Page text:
It is easy to see “who” the African Jesuit AIDS Network (AJAN) is, from its name: it is a network of Jesuits and their co-workers in sub-Saharan Africa, who are somehow involved in the ministry of AIDS care and HIV prevention.
The Jesuits have long been responding to the challenges thrown up by HIV/AIDS in Africa. But it was only in 2002 that the continental Jesuit leadership – the Jesuit Superiors of Africa and Madagascar (JESAM) – identified AIDS as a shared priority and created AJAN to coordinate its struggle against the pandemic.
Since then, AJAN has worked hard to support the wide and diverse range of initiatives by Jesuits and their co-workers in AIDS ministry; to develop best practices; and to encourage the development of new programmes. AJAN is coordinated by a team headed by the AJAN Director, Fr Paterne Mombé SJ, in AJAN House in Kangemi, a very poor settlement on the outskirts of Nairobi.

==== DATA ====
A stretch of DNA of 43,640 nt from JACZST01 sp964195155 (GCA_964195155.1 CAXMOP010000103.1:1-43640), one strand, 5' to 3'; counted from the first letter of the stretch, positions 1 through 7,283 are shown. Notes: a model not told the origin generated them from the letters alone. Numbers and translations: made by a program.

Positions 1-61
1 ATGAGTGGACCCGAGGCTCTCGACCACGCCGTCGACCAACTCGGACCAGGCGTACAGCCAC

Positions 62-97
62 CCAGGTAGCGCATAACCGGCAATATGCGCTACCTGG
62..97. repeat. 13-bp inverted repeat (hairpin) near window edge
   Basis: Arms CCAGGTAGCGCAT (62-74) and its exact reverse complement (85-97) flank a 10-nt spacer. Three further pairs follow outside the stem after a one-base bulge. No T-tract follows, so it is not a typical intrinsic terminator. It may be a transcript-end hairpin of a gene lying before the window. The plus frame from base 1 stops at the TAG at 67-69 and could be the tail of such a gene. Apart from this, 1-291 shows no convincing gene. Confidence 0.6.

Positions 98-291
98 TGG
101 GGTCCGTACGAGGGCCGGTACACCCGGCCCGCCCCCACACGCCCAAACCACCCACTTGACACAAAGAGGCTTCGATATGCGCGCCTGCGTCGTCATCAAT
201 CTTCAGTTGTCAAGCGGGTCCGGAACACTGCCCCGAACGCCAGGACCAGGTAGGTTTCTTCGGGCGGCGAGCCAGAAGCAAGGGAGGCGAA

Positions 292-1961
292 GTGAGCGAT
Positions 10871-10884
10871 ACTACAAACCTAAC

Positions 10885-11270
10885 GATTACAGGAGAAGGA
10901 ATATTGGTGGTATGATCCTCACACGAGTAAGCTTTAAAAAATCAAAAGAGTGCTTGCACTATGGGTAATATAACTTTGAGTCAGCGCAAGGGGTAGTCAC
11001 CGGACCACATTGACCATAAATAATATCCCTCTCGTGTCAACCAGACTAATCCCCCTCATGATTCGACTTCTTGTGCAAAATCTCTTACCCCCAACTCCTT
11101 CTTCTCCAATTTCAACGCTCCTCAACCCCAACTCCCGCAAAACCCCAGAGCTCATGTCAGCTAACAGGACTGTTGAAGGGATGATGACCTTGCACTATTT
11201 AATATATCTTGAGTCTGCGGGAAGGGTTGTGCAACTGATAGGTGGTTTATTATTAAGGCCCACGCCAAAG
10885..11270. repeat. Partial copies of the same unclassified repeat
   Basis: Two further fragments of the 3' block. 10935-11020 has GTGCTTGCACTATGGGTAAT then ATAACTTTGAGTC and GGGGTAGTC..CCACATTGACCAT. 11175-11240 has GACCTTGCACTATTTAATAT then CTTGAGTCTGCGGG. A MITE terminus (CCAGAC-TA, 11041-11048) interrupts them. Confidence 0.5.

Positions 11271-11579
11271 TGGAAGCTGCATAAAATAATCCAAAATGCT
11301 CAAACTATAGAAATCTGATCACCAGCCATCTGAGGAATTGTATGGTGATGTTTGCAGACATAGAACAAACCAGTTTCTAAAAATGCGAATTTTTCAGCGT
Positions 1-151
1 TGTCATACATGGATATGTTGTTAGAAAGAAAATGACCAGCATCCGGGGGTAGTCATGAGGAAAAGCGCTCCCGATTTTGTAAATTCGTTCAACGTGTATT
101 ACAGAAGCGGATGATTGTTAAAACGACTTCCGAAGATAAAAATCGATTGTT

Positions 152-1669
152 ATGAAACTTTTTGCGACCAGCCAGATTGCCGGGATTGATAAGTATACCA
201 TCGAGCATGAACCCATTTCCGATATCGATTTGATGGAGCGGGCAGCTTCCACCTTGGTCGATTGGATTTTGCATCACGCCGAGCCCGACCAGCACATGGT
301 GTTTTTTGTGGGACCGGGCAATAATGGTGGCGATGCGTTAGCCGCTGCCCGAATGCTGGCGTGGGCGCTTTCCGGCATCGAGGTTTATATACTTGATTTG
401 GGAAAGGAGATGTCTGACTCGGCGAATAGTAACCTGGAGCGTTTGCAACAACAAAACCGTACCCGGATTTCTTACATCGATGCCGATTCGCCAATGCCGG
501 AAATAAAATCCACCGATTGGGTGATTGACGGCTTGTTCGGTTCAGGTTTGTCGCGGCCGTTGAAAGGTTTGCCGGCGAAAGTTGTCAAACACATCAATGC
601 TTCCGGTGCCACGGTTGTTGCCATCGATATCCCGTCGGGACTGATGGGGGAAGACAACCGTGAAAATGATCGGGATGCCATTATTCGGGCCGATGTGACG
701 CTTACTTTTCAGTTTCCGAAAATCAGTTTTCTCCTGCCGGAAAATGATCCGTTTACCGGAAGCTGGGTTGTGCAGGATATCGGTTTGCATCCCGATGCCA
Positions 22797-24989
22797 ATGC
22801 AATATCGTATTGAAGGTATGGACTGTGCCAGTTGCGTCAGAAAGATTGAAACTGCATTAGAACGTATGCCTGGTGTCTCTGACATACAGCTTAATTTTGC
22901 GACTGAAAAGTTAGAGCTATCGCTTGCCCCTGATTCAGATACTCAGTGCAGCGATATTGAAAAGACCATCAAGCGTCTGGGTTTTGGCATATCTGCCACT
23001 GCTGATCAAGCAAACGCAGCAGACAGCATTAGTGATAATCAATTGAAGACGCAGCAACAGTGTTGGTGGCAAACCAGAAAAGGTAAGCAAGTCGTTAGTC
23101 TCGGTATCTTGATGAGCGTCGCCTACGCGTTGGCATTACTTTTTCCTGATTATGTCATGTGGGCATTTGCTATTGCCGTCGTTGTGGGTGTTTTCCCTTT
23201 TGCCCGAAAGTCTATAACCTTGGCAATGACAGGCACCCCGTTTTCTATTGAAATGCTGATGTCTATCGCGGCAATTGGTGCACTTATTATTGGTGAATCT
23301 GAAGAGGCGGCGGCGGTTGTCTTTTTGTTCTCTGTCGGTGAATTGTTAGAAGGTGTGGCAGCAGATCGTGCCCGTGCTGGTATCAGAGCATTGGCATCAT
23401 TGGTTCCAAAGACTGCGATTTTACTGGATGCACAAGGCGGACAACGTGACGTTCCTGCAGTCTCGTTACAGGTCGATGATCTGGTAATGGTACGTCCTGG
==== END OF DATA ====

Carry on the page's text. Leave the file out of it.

AIDS is no longer considered to be an emergency, and appears to be sliding down the agenda of international priorities. But we are only too aware that the pandemic remains a threat to millions of people, families and communities across sub-Saharan Africa, and are determined to continue doing our utmost to be with those who are affected, to make sure they have all they need to live life to the full, and to prevent the further spread of the pandemic.